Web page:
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Environmental Justice WRT Class And Race

This article makes some good points about the classism-dressed-up-as-anti-racism of many liberals' attitudes toward white rural people. But at times it gets a little too caught up in its own (unoriginal, but not therefore wrong) thesis about the need for coalition-building with the despised "rednecks." For example, the author criticizes the tendency of prevailing narratives of the environmental justice movement to focus on racial inequities over economic ones:

The environmental justice movement set out in part to rectify that. The founding notion was to address the way that environmental hazards—refineries, incinerators, toxic dumps—are often sited in poor communities and communities of color. But class and thereby poor white people very quickly vanished from the formula. Toxic dumping in a rural North Carolina African-American community is said to have launched the environmental justice movement in 1982, but the prototypical environmental injustice had been exposed a few years earlier, in the mostly white community at Love Canal in western New York. It wasn't an anomaly either. The 1972 Buffalo Creek flood occurred when a coal-slurry impoundment dam on a mountaintop in WestVirginia burst and killed 125, left 4,000 homeless, destroyed many small communities, and devastated the survivors—almost all of whom were white. And modern-day coal mining continues to ravage poor, mostly white regions of the South in what environmental journalist Antrim Caskey calls "the government-sanctioned bombing of Appalachia." Caskey describes how "coal companies turn communities against each other by telling their employees that the environmentalists want to take away their jobs."

Let's take the larger point about privileging race over class as given, though I find it hard to see environmentalists as ignoring Love Canal and Appalachian mountaintop-removal coal mining. There's more to the story than liberals' disdain for rednecks. One important aspect of the story is the efforts by people opposed to the environmental justice movement to push class as an alternative, and exonerating, explanation. Overt defenses of racism in the US are gauche, so it's tough to argue that there's nothing wrong with putting all the toxic sites in communities of color. However, the myth of the free market sorting the deserving from the lazy is still powerful. So opponents of the environmental justice movement tried to push the idea that the observed inequalities were all, at root, class-based -- that is, people of color live near toxic sites because they are poor, not because there's any specifically racial element to the siting. Examples like Love Canal and Appalachia are directly used to prove that environmental inequality is not environmental injustice. In this context, it's no wonder that people concerned with environmental justice spend a lot of time focusing on the fact that race is indeed a factor independent of class.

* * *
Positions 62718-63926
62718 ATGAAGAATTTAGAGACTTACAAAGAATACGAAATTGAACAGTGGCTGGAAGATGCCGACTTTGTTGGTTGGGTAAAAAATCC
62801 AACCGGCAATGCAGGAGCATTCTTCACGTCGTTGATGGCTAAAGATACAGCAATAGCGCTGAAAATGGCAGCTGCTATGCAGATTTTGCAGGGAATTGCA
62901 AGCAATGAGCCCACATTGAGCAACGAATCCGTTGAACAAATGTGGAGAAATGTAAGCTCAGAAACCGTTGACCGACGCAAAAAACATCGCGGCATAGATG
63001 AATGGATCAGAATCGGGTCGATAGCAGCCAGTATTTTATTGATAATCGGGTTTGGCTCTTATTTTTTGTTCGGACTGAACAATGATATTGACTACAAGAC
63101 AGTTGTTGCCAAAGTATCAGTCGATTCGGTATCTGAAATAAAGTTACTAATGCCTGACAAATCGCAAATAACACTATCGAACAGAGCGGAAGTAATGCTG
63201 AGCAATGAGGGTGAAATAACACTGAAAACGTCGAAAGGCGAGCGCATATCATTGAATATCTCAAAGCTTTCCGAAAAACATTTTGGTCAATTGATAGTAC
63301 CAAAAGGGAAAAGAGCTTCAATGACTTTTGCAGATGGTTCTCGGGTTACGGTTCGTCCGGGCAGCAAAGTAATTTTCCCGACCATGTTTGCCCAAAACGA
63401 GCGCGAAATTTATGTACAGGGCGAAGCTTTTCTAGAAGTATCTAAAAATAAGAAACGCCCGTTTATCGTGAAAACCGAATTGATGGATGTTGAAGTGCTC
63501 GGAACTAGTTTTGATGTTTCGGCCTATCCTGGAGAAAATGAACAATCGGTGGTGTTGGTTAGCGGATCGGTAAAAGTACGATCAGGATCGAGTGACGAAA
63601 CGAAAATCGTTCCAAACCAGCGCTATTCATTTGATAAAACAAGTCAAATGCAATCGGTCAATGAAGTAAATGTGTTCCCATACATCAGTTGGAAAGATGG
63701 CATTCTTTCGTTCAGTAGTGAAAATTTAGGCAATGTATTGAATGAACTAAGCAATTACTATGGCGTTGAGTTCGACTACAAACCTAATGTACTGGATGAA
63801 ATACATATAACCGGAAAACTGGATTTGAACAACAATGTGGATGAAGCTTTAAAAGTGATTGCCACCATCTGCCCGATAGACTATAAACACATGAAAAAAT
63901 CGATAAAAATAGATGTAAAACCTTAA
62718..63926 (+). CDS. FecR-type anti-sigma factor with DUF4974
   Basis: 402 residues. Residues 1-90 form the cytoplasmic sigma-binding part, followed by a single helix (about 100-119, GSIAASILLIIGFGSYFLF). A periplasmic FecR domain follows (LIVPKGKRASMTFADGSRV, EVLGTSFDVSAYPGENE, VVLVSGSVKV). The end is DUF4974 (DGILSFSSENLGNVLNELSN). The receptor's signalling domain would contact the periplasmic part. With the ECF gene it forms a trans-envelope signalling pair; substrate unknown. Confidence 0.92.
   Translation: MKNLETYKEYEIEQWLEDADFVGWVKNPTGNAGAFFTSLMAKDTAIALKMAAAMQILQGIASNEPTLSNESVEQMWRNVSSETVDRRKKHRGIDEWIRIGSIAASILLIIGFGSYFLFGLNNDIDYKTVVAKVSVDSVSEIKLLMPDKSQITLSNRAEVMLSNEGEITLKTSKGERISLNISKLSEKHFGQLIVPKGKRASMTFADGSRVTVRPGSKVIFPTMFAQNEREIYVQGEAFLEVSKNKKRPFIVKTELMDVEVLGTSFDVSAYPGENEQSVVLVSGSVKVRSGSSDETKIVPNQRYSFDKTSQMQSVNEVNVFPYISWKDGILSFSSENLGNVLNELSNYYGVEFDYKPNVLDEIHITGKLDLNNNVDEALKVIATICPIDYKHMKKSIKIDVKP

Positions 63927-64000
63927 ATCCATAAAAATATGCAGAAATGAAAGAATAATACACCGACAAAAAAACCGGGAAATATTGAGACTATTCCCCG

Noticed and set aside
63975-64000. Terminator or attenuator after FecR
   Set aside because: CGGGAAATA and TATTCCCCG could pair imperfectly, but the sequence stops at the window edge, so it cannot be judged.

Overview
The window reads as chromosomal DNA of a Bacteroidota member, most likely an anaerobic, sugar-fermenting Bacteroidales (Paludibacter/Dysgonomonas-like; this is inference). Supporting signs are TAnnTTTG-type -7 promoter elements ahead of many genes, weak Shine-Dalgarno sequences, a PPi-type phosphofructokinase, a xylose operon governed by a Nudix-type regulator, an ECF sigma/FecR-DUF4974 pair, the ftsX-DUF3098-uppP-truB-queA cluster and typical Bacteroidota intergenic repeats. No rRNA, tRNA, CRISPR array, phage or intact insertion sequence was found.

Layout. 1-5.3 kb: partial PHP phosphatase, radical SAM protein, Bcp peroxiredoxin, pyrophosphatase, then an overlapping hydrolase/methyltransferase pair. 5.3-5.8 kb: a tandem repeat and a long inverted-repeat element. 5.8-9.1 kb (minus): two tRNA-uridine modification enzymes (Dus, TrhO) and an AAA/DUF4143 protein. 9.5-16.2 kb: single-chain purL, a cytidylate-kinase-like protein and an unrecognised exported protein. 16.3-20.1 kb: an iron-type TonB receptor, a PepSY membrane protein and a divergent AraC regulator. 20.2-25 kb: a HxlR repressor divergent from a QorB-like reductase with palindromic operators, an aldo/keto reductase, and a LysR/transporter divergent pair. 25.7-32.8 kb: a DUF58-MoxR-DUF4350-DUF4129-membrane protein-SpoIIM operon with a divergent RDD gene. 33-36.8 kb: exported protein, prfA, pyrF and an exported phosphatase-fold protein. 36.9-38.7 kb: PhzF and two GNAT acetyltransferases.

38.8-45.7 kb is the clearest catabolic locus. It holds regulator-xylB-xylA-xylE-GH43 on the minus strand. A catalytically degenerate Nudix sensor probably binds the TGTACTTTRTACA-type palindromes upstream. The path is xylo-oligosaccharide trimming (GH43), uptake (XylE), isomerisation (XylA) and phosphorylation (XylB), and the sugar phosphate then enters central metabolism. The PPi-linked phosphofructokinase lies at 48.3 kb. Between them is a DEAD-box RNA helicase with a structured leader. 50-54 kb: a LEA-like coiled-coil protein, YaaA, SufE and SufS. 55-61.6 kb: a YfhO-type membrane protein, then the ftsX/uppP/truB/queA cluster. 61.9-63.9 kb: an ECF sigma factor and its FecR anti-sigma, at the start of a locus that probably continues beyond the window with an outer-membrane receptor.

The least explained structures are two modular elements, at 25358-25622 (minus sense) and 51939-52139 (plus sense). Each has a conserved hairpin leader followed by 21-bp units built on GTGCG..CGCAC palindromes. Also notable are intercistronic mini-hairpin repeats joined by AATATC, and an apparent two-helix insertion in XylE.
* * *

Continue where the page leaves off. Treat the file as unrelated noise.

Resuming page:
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Blogger Alon Levy said...

I agree with your explanation of class-over-race arguments, but I think there's also another motivating factor. American populism is traditionally racist: it's based on Northern ethnic whites and Southern rednecks in opposition to both blacks and capitalist excesses. It's only after the 1960s that there developed any economic populism that incorporated blacks, but nowadays it's anti-Hispanic. A class-trumps-race argument is powerful when your constituency is poor whites.

This can also partially explain why conservatives would use these arguments. Economic populism hasn't been dominant in any mainstream party since William Jennings Bryan. Nixon and Reagan both effectively appealed to white blue-collar workers who felt alienated by rich liberals who weren't concerned with the rising crime rate.

2:56 AM  

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